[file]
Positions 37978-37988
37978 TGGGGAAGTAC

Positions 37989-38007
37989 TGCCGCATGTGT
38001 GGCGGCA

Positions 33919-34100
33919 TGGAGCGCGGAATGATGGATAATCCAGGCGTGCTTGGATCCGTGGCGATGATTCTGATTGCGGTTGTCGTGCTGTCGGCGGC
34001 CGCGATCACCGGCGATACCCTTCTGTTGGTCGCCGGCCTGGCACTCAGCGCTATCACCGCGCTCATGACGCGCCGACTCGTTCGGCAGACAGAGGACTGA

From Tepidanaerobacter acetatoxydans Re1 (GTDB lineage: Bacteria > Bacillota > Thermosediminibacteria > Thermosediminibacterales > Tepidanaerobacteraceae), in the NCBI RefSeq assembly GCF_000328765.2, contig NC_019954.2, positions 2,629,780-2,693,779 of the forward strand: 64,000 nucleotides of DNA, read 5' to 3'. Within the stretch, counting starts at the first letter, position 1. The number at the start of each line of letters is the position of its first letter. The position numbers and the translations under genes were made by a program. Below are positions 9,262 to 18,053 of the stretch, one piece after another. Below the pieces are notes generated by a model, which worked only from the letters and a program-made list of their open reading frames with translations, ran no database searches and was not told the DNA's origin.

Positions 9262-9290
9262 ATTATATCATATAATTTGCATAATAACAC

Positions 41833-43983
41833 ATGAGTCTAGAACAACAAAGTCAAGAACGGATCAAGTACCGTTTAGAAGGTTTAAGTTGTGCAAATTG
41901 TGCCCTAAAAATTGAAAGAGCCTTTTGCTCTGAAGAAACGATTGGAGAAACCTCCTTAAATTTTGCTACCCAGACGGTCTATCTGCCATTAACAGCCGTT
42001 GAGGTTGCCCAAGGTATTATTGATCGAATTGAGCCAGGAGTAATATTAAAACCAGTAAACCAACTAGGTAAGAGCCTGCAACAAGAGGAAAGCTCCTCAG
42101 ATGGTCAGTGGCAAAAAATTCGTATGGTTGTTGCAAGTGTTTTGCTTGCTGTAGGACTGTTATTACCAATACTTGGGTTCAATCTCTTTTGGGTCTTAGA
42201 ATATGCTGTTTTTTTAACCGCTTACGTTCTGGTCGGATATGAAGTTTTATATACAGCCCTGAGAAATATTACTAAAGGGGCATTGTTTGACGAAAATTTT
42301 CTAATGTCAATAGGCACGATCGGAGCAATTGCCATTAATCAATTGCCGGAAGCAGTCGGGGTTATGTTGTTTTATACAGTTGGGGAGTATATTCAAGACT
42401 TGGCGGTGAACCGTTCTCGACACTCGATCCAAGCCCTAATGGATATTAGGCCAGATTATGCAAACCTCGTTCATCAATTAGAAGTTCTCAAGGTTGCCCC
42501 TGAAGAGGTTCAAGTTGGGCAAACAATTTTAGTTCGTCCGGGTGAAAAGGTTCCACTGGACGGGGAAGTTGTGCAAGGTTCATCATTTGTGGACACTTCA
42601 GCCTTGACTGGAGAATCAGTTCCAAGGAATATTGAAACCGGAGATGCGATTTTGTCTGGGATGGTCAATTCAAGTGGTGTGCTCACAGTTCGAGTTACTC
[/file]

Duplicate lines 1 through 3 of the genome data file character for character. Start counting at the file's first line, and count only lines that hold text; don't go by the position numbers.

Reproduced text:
Positions 37978-37988
37978 TGGGGAAGTAC

Positions 37989-38007